Earlier today, the mainsteam media faithfully informed us that, at least according to a fervent animal rights activist, a certain Recreation and Park commissioner keeps asking Recreation and Park staff when the San Francisco Zoo is going to get another goddamned elephant. Because, you see, my grandchildren really like elephants!
(Elephants, as you may know, are native to Africa. The Outer Sunset, where the zoo is located, is nothing like Africa. Except — no, fuck it, it is NOTHING like Africa out here. It is not hot and Savannah-like, there are no jungles or massive rivers, Joseph Conrad wrote no books about it and Dave Chappelle would never come here for a break. Nothing like Africa.)
The zoo’s been elephant free since 2005, after half of the zoo’s elephants died or were euthanized and the survivor was trucked off to the Sierra foothills (where it later collapsed and died). That led city supervisors to pass a law saying the zoo may not have another elephant until the zoo builds a 15-acre enclosure.
When might that happen? Later at that same hearing, a supervisor and mayoral candidate told us exactly when the San Francisco Zoo might get another gigantic pachyderm to rumble around its paths: never.
In the words of Supervisor Bevan Dufty — under whose mayoralty, according to Supervisor Chris Daly, the Zoo would likely remain a zoo and not an animal sanctuary, as proposed by Daly — elephants will not return to live in peace and splendor in the fog belt unless “major” changes are made at the zoo.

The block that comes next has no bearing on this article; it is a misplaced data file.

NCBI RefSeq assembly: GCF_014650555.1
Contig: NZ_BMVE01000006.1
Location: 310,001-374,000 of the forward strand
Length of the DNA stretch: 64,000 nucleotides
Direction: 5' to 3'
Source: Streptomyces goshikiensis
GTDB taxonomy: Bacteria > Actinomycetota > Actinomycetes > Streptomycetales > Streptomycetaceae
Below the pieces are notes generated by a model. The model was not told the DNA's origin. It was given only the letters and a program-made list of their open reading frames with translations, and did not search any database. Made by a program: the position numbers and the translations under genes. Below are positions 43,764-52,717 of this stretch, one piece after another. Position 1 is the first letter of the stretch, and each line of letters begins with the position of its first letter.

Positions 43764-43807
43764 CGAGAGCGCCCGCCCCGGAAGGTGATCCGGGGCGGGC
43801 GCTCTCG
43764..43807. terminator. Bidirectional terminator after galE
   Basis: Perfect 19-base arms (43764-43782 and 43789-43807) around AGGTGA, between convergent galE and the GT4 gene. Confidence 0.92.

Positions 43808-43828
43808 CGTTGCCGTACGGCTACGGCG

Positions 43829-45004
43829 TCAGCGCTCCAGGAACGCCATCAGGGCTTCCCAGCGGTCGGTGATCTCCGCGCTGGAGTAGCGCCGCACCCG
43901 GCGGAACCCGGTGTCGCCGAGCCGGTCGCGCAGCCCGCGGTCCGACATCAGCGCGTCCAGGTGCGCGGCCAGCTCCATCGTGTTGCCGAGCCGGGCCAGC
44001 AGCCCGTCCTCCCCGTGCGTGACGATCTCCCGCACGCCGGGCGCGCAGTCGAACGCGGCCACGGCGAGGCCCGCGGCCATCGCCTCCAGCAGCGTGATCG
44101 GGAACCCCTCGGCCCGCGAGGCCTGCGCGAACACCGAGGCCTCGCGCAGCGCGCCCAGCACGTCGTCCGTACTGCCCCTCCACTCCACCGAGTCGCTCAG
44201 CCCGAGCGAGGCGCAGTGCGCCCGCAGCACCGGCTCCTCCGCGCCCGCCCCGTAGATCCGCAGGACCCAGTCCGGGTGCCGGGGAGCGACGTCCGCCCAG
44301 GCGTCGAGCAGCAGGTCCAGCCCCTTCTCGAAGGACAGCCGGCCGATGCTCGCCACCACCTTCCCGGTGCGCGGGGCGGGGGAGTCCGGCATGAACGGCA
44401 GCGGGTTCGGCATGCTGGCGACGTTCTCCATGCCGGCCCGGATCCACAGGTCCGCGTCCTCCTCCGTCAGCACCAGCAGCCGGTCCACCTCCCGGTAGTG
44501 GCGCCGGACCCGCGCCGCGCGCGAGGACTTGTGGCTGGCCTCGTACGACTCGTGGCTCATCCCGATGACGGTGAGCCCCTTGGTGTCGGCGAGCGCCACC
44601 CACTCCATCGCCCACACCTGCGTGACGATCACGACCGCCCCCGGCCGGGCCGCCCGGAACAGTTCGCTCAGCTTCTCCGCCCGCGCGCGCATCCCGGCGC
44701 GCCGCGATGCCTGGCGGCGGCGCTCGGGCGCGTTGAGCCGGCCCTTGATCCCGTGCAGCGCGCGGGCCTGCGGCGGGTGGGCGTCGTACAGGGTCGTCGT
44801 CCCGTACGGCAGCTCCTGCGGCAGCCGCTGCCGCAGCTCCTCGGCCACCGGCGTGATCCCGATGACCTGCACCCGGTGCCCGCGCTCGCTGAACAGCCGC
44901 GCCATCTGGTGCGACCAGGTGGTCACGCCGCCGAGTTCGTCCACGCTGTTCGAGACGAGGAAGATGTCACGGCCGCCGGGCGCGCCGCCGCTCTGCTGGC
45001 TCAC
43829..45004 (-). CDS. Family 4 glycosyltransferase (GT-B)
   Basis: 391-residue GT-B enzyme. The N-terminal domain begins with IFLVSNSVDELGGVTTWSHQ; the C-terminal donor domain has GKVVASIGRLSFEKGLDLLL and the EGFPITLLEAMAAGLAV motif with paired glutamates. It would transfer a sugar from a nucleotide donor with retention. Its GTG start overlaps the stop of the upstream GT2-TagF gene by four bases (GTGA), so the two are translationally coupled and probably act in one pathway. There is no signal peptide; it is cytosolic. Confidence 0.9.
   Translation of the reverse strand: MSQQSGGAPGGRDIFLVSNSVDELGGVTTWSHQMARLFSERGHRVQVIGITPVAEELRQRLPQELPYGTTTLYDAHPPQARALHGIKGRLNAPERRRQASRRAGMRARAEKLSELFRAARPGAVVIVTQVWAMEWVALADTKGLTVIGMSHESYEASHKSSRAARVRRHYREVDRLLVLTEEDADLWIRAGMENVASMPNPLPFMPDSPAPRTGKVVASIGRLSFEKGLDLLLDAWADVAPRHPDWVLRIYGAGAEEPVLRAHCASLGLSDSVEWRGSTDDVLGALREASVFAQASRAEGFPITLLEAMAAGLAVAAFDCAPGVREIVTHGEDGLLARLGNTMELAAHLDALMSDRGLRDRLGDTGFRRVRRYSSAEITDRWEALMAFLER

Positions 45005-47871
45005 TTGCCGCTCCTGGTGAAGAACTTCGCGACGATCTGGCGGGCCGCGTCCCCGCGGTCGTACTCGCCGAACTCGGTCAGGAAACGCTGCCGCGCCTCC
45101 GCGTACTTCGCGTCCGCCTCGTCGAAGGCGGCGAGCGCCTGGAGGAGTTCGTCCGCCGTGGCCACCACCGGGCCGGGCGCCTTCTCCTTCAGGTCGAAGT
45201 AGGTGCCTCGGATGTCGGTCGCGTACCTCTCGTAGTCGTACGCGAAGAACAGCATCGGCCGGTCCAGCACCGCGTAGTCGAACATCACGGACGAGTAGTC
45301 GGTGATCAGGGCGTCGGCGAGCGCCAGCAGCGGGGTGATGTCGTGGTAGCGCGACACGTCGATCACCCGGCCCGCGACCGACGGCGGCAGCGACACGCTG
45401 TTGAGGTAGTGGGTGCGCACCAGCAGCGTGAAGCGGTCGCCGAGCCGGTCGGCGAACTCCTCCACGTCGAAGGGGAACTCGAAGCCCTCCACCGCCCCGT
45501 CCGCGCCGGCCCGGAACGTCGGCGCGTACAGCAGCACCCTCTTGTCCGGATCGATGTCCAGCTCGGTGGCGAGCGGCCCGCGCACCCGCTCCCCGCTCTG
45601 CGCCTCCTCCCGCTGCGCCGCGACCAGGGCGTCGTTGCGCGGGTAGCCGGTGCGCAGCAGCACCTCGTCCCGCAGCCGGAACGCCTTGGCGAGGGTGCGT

Such as relocating it somewhere that’s warm, spacious and not hazardous to elephants’ health. (Read a very uplifting report of the elephants’ habitat, and how they suffered from such ailments as “peg-leg” and ingested sand while walking round their pachyderm house, here).
In other words: don’t hold your breath. Elephants weren’t made to live by a cold foggy beach, and if you really want to see one, try traveling somewhere exotic: namely, Oakland.
UPDATE: We just heard from zoo spokeswoman Lora LaMarca, who told us that while, “Where are the elephants? When are they coming back?” is the “greatest amount of feedback we get from visitors” to the zoo, there are currently no plans to build a proper enclosure or bring back any elephants. “40 percent” of the zoo’s buildings were built during the 1930s and there is talk of layoffs, so the zoo has much bigger fish to fry, LaMarca said.
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Photo of George Bistany, the first director of what was then the Fleishhacker Zoo, from the SF Zoo’s archives.